Fusion Teas

1918 University Business Dr

Suite 513

McKinney, TX 75071

Local: (972) 372-4832

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Chinese vs Japanese Green Teas Whats the difference

Chinese Green Teas vs. Japanese Green Teas: What’s the Difference?

Chinese and Japanese green teas are very different. These distinctive characteristics are apparent at the first sip, and they come from where and how the teas are grown, and how they are processed — in China they are wok or pan-fired; in Japan teas are predominately steamed.

There is a rich diversity in green teas. There is one to fit your every mood and palate. All green tea comes from the same camellia sinensis plant, and yet you can enjoy a wide range of different flavors in green teas.

Chinese Green Teas - Organic Mao Feng Green Tea

Chinese Green Teas

Green teas from China are typically pan-fired or baked to halt the oxidation process after the leaves are harvested. This gives them a nutty, roasty flavor. Think about Chinese food which is typically pan-fried in woks and cooked in rich oils. Chinese green tea takes on some of these characteristics.

Gunpowder green tea is a classic Chinese green tea. It is prized for its bold flavor and twisted leaf. Mao Feng is one of China’s most famous green teas. It’s made from only the youngest, tiniest buds of the tea plant, and the first couple leaves immediately below the tea buds.

Organic Temple of Heaven Gunpowder Chinese Green Tea

Organic Gunpowder Chinese Green Tea

This formidable tea is characterized by its muted green, curled leaves. Its toasty aroma, thick mouthfeel and its powerful green, moderately astringent flavor make this a favorite pure green tea.

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Organic Mao Feng Chinese Green Tea

Mao Feng Organic Chinese Green Tea

Highly aromatic, with the savory-sweet aroma of a spring meadow, this tea brews into a green-gold liquor. The infusion is savory-sweet and palate-filling. Roasty hints and floral notes give this tea a classic Chinese green tea flavor profile and a refreshing finish.

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Japanese Green Teas

Japanese Green Teas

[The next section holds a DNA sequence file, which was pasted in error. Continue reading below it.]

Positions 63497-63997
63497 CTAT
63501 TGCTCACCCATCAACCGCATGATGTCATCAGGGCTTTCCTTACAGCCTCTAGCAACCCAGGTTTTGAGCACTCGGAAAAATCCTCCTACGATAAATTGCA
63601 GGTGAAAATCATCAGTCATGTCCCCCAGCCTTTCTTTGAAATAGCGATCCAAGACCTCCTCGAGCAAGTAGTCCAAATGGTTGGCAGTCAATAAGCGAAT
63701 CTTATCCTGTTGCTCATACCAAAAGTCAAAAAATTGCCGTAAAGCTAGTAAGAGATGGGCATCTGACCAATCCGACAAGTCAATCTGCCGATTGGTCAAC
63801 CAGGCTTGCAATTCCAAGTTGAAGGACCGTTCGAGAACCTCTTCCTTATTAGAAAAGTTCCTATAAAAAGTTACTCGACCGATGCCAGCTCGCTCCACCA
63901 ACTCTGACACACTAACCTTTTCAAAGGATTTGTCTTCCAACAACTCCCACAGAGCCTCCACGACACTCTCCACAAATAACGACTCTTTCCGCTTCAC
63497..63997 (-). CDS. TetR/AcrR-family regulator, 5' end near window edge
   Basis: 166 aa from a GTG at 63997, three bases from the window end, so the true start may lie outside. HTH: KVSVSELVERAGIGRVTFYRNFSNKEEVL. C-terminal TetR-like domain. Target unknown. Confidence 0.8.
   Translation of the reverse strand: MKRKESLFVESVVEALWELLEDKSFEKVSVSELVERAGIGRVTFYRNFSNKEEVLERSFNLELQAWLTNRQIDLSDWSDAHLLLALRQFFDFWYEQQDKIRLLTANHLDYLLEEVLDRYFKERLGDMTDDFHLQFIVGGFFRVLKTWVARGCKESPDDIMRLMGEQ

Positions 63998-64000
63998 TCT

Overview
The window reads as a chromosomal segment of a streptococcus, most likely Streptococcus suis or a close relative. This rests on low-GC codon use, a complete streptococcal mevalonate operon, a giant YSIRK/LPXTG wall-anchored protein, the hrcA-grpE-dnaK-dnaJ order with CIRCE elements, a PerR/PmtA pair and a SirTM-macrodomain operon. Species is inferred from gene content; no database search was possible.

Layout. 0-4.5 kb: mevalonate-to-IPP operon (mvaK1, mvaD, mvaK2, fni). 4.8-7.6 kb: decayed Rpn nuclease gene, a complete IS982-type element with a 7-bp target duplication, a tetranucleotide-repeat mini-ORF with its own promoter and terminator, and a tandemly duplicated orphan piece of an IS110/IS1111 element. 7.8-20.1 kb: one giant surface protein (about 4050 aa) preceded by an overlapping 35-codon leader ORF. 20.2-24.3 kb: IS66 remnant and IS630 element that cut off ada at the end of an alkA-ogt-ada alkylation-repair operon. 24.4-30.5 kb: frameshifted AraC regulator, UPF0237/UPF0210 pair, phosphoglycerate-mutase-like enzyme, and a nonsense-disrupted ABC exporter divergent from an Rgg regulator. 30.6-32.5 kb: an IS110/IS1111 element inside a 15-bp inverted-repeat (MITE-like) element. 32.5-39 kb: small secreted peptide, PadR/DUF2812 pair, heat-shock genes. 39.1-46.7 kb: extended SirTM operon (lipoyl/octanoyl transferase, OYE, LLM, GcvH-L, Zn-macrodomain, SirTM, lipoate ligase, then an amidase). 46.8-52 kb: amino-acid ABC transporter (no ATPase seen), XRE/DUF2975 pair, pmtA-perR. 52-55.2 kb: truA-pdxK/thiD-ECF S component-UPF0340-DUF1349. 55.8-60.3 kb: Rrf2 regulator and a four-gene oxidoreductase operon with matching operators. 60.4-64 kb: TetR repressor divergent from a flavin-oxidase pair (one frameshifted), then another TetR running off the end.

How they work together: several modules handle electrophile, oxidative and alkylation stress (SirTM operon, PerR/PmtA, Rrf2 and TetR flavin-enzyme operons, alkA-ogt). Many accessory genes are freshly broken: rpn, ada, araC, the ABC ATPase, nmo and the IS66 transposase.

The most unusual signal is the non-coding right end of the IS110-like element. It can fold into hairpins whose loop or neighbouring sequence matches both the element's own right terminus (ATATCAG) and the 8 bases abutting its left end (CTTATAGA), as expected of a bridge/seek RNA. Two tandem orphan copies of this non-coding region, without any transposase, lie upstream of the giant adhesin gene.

Japanese green teas are meticulously grown in rows, machine picked and steamed to halt the oxidation process. The teas grown in Japan have a decidedly grassy, seaweed undertone.

Japanese cuisine is often fresh or steamed, and in turn, most Japanese green teas are steamed rather than pan fried or baked. This creates a deep green color and more vegetal flavor characteristic of Japanese teas.

Sencha is the quintessential Japanese tea. Brewing produces a rich, brothy tea with a clean, refreshing aroma. The cup develops a sweet flavor reminiscent of steamed veggies, balancing astringency and sweetness.

Gyokuro and matcha are grown under shade covers, so the leaves have a darker color and rich flavor. The resulting vibrant green tea leaves are beautiful dry and gorgeous in the cup.

Sencha Supreme Japanese Green Tea

Sencha Supreme Green Tea

The dark, blue-green leaves of our Sencha Supreme are tightly compressed into needle-like shapes. As they open during infusion, they release smooth, soft, broth-like aromas with hints of fresh ocean air. The hazy, green infusion is thick and sweet, with a distinctly vegetal flavor. The aftertaste leans slightly toward the sweeter side of the flavor spectrum, making this a great Sencha for Japanese green tea newbies and Japanese green tea lovers alike.

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Gyokuro Japanese Green Tea

Gyokuro Japanese Green Tea

The leaves of our Gyokuro produce a brew that is surprisingly soft and luscious. It has a thick umami flavor and mouthfeel, and is subtly sweet. Above all, it’s green, green, green. Baby spinach notes, sauteed asparagus, spirulina… A rich aroma and bright green color further distinguishes our Gyokuro from other green teas.

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Brewing Tips for Chinese and Japanese Green Tea

Steep both Chinese and Japanese green teas at a lower temperature. Aim for water slightly bubbling to just a simmer.

Pour the hot water over the tea leaves and stay there. If you walk away, then you are just asking for a bitter cup of tea. Within 2-3 minutes, remove the leaves (or pour out the tea, depending on your brewing method), let it cool slightly, and give it a taste.

If it’s bitter, try a shorter brew time next time. You might find that even just 20 seconds gives your tea the sweet, nuanced taste you love!

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